In the past couple of weeks, I spent time with the Intel team in Oregon to see their work in leading areas including Cloud, Mobile, Internet of Things (IoT) and Analytics. Before I get too far down the path, one may be asking what Intel, a chip manufacturer, is doing in some of these areas. As it turns out, Intel is actually one of the largest software developers today. Intel also plays a leadership role in driving adoption and bridging the gaps in these leading areas.
SUPPORTING THE MOVE TO CLOUD
Today, 75% of current cloud demand comes from consumer services. By 2020, 65-85% of applications will be delivered via cloud infrastructure. The key for Intel (and others) is to move from consumer applications to enterprise applications. Intel’s approach is to leverage Jevon’s Paradox. The easier computing is to access, the faster the adoption. One of the key areas Intel is working on is orchestration software that is transparent vs. opaque.
Simply put, the industry is simply not moving fast enough. Friction exists in several key areas with adoption:
- Fragmented solution stacks
- Complexity in deploying solutions
- Lack of key features
While these may seem straight forward, the path is not always the most direct. Intel IT is a great test bed of methodology, technology and culture. Today, any developer in Intel IT can go request their own instance for compute & storage.
One of the areas related to cloud is Intel IT’s move to Software Defined Networking (SDN). Prior to SDN, the process of Landing, Security Setup (ACL), Load Balancing and Auto IP Provisioning took an average of 31.99 days(!). After SDN, the process is nearly instant. The biggest challenges were Immature Technology (71%), Existing Network/ Processes (64%), Lack of Knowledge/ Training (29% and Cost (25%).
To Intel, cloud is not the end-game and does not see enterprises completely divesting of data centers. Intel’s perspective is that every CIO wants to get to a hybrid cloud scenario.
ENGAGING IN THE MOBILE ECOSYSTEM
Today, there are 1.9 billion smartphones. Each smartphone has an average of 26 applications. Each application has (on average) 20 transactions with a data center every day. That turns into 1 trillion data center transactions…every day!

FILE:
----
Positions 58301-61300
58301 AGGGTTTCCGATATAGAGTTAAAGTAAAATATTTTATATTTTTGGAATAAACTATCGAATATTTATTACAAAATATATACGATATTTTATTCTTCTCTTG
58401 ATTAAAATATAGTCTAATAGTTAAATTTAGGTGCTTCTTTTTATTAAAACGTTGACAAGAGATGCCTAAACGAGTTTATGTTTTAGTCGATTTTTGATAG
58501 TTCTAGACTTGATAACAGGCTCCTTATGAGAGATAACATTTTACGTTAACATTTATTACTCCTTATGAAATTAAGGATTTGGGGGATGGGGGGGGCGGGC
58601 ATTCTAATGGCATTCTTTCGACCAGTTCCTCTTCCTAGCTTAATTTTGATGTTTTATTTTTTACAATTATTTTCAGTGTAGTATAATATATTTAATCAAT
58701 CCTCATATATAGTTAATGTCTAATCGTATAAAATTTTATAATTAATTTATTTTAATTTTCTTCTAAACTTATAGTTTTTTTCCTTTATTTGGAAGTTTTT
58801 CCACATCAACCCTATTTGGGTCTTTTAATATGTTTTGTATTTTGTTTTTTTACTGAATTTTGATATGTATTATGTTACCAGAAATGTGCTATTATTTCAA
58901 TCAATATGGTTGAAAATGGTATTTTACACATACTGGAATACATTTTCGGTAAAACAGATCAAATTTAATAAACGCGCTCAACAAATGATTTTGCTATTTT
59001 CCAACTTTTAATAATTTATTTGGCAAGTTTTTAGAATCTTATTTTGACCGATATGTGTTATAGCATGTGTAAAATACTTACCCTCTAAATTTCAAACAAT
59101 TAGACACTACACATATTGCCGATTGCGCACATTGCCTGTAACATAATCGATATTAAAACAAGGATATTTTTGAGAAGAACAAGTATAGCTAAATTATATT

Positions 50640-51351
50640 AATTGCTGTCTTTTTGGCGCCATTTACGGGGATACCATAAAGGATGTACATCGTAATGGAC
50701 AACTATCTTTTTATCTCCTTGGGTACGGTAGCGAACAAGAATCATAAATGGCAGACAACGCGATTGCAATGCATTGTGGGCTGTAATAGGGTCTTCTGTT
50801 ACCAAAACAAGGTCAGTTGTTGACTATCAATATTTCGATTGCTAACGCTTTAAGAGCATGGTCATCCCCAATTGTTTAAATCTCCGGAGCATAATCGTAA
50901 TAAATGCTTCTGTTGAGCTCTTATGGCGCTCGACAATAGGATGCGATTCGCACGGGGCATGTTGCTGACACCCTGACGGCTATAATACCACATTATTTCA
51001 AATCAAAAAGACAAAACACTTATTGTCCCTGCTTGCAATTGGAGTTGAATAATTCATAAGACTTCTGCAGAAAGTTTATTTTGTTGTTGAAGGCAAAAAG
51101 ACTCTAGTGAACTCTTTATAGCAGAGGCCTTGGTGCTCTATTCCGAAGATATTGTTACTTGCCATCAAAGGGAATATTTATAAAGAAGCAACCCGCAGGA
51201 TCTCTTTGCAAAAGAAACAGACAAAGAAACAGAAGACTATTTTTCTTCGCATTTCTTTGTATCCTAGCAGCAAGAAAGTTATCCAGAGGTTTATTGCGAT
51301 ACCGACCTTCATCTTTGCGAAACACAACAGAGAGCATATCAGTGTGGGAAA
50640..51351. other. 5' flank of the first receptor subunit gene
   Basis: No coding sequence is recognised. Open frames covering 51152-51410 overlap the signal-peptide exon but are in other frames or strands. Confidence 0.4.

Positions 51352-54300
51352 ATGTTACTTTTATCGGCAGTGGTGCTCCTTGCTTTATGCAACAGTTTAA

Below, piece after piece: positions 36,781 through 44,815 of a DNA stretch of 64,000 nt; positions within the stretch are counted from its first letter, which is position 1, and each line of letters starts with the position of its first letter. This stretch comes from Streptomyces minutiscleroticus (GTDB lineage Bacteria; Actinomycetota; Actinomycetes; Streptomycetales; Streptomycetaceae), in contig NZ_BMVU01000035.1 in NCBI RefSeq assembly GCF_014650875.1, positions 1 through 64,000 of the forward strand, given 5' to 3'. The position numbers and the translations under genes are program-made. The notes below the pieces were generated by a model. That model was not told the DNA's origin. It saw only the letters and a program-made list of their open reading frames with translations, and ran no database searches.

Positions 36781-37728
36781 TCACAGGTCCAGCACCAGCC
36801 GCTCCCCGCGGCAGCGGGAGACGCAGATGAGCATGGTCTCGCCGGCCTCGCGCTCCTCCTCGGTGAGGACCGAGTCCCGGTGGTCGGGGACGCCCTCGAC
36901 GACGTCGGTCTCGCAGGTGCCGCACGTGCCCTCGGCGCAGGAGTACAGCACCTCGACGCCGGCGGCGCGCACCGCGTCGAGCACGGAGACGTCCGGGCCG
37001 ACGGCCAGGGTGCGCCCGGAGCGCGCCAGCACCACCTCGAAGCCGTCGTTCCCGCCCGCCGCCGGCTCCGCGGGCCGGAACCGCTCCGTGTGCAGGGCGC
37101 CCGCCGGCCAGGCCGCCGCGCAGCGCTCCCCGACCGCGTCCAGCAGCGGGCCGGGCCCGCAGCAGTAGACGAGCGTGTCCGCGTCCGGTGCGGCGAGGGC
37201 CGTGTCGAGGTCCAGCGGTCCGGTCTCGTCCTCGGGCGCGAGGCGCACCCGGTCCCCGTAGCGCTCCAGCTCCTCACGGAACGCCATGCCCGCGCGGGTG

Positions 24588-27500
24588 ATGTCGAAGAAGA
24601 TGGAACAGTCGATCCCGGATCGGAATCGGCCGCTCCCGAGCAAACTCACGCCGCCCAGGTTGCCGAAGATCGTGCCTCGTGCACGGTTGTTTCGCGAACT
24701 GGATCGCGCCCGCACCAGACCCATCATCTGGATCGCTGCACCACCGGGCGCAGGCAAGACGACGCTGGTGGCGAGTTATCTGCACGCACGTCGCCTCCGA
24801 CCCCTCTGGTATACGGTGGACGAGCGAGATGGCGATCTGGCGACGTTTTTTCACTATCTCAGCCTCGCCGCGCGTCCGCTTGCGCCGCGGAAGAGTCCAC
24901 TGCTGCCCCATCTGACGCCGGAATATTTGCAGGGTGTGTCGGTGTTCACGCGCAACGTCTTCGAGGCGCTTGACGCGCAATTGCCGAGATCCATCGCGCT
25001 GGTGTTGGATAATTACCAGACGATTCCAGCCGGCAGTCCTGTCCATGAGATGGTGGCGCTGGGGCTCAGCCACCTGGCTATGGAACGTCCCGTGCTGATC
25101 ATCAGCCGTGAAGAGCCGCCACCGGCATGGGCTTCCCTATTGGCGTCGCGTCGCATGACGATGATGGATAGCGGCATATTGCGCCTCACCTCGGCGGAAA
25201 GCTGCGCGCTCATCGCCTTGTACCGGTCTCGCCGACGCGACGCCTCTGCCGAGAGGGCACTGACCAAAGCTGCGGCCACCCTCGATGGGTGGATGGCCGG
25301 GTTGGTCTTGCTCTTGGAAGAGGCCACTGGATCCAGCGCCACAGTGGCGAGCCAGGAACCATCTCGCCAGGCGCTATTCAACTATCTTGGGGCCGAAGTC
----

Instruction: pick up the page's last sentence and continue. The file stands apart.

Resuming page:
Imagine the challenges of scale using traditional data center technologies. The sheer amount of data, let along transactions, is massive. And this is just what we see from the mobile endpoints.
THE INTERNET OF THINGS (IoT)
There is a significant opportunity for any of the IoT players by turning data into value. With 50 billion ‘things’ and 35 zettabytes of data, there is quite a bit of upside for even the most narrowly focused of companies. Intel is working with companies to enable the two categories of the IoT.
THE DATA AND ANALYTICS OF CANCER RESEARCH
One example is Intel’s partnership with Oregon Health & Science University (OHSU) to assist with their cancer research programs. OHSU is one of the country’s leading cancer research institutions. Intel has engaged with OHSU on multiple levels. However, one of the core activities when doing cancer research is genome sequencing.
Today, a single patient genome generates more than 1 terrabyte of data. That’s 1TB+ per patient. With 1.65 million cancer patients in the US alone, that equates to 4 exabytes of data for genome sequencing. Today, <1% of cancer patients are actually sequenced due to a number of issues including costs. Imagine if all cancer patients were sequenced. Now imagine if patients for other diseases were sequenced. One can quickly see that we are just scratching the surface on data analytics in healthcare and have a long way to go!
SUPPORTING THE OVERALL EFFORT
As the scale for workloads moves from rack-scale to larger, specialized implementation, Intel is ready with custom silicon. Cloud providers, such as Amazon AWS, have already taken this approach to leverage a myriad of features that best support their service offering. Expect others to follow suit as their scale increases.
Today, the breakdown of Intel’s market by workload is as follows:
It is impressive to see how much of the workload pie is squarely focused on technical computing today. Consider how this will change as the adoption rate of cloud and analytics increases.
All that being said, Intel’s core is still building infrastructure technology. Their new 3D xPoint memory technology is about to turn the industry on its head. Consider that xPoint addresses many of the concerns with NAND memory today and presents significant opportunities for applications in need of low latency, fast system recovery and high-endurance. Large in-memory databases, gaming and genomics analysis are just a few of the leading contenders that will benefit from 3D xPoint memory technology.
In summary, Intel is far from just a ‘chip manufacturer’. They are constantly innovating their silicon expertise while taking a leadership role in many of the hot technology areas. While many still struggle with basic block-and-tackling of cloud adoption, there are many significant opportunities that lie ahead of us both commercially and personally.